Estate Planning: Preparing for End of Life

End of Life Planning

Talking about End of Life is never easy. On this year's Gastric Cancer Awareness Month, make arrangements for your Estates in way that benefits your family members.

November is Gastric Cancer Awareness Month

It is difficult to talk about End of Life Planning or Estate Planning after a cancer diagnosis. You might think of your family members and how they would manage your assets after you are gone. Also, if you are the only breadwinner of the family, arranging your assets makes sure your family members do not suffer financially. 

End of Life Planning is important but it doesn’t mean it has to be easy. But think of it this way: You are making sure your family members’ burden will be reduced if you plan your Estate right away and make provisions for their financial well-being after you’re gone. 

A simple Will might not be enough. Instead, you can opt for a comprehensive Estate Plan that includes Advance Health Directive and an End of Life Plan. Through a Health Directive, you can write down the steps your family members must take in case of your illness. This includes decisions about life support and feeding tubes. Through an End of Life Plan, you can protect your Legacy as well as safeguard your family’s future.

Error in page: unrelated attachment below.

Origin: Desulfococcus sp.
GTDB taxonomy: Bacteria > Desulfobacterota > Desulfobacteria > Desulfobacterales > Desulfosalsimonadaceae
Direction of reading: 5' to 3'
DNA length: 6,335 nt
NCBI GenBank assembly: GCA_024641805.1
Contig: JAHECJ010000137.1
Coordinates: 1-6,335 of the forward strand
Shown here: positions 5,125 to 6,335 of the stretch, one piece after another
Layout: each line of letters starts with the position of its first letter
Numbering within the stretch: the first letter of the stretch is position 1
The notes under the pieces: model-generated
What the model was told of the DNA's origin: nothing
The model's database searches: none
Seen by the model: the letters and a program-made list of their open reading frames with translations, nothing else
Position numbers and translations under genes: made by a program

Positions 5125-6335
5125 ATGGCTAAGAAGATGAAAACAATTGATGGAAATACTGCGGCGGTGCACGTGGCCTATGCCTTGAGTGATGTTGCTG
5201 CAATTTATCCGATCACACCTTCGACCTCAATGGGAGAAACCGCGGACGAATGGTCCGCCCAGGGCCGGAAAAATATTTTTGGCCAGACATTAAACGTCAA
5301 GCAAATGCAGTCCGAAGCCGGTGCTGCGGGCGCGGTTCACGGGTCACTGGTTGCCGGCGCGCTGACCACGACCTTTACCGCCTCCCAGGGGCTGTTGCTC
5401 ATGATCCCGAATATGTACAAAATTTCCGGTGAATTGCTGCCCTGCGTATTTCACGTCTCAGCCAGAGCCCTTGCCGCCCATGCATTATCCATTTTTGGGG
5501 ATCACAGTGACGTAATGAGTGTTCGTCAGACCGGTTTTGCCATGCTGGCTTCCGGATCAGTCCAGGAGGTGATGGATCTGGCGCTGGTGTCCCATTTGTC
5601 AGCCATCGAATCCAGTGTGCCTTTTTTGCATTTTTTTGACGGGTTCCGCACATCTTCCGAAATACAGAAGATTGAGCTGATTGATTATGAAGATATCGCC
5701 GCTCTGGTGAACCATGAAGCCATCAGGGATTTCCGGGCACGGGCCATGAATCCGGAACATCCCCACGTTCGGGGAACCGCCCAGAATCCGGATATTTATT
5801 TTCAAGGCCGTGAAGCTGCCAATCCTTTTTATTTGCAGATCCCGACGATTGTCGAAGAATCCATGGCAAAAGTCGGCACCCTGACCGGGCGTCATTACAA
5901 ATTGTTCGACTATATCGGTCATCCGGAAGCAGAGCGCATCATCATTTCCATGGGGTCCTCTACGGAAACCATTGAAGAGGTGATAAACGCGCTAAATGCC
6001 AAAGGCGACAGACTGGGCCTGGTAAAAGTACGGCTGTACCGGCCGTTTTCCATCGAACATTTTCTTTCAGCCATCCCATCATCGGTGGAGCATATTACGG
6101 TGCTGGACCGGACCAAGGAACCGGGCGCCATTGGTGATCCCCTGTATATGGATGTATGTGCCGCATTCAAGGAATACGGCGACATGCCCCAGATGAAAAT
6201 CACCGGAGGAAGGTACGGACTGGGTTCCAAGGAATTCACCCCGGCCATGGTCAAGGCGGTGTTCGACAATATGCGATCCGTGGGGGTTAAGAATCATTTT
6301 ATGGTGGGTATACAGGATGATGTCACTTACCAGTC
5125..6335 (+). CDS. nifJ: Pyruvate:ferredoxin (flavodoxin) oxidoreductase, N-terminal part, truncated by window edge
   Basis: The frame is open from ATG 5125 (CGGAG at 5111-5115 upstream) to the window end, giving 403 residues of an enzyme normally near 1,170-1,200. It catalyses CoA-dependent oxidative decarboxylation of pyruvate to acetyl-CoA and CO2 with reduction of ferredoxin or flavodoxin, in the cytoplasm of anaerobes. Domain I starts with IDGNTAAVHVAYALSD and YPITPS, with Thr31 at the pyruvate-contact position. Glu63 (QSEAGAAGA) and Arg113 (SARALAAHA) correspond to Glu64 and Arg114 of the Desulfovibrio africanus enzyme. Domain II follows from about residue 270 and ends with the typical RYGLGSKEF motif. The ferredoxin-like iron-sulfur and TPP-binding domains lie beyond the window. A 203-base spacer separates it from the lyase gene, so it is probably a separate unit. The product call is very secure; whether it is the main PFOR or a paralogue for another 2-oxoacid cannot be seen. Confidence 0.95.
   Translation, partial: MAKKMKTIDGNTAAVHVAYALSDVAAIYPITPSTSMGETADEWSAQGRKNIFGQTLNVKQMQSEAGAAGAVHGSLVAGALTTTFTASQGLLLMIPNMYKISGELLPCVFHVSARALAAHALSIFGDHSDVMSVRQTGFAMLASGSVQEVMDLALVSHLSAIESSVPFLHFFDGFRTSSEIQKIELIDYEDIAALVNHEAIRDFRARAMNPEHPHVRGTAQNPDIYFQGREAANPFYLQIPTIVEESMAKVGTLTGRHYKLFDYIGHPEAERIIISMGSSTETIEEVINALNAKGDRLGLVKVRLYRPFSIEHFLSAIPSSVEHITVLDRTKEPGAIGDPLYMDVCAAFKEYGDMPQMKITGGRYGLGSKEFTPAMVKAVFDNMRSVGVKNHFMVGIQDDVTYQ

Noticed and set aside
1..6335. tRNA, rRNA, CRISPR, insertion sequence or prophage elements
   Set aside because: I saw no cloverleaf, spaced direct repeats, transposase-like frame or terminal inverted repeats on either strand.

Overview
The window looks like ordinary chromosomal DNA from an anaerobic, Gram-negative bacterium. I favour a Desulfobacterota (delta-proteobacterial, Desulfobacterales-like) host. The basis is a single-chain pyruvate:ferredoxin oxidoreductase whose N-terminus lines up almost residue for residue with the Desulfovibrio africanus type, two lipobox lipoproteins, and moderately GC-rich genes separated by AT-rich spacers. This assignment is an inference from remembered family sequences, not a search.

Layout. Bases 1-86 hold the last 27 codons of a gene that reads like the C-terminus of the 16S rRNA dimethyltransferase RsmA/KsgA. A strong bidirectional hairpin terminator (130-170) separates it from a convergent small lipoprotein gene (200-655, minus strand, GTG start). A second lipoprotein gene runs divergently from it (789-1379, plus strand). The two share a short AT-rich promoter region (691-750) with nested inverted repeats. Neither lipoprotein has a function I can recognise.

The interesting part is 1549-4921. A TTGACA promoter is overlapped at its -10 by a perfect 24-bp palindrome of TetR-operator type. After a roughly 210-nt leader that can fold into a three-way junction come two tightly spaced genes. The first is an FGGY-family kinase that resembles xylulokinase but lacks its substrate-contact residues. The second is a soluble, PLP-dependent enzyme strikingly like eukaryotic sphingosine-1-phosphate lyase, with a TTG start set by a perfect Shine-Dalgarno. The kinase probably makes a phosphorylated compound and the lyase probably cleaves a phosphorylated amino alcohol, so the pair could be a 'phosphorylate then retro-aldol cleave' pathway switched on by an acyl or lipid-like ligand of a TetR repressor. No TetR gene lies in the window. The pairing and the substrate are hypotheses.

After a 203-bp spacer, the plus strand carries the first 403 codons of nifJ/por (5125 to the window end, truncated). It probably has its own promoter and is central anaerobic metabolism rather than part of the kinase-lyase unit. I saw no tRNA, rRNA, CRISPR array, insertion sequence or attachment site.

What is End of Life Planning?

End of Life Planning is that part of your Estate Plan which states and formalizes your last wishes about what must happen when you are reaching the last stage of your life. Most of the time, being critically ill means not being able to make decisions about our health or finances. This could create a burden for our loved ones as they will have to make tough decisions on behalf of us. 

An End of Life Plan includes things such as End of Life care preferences as well as what medical interventions must be taken in case of your incapacity. Although this is not an easy topic to think about, by preparing an End of Life Plan, we are making sure our decisions – both medical and financial – are made known. 

End of Life Planning Checklist

Prepare your End of Life Planning Documents

Last Will and Testament

A Last Will and Testament is necessary especially for those with young children. Through this estate planning tool, you can appoint a guardian (an individual whom you trust) to look after your children in case of your death. With whom do your children live and who will look after their financial needs are mentioned in a Last Will and Testament. 

Living Trust

A Living Trust or Revocable Trust guarantees your accrued wealth will be passed down to beneficiaries of your choosing. It is a document that suggests who receives what part of your estate. A Living trust is usually preferred over a Will as it avoids a lengthy court-supervised probate process. 

Power of Attorney

A Power of Attorney is someone who ‘steps into your shoes’ in case of your sudden illness or incapacity. When you appoint a Power of Attorney for your financial matters, they are authorized to make legal, tax and financial decisions on your behalf. 

Health Care Proxy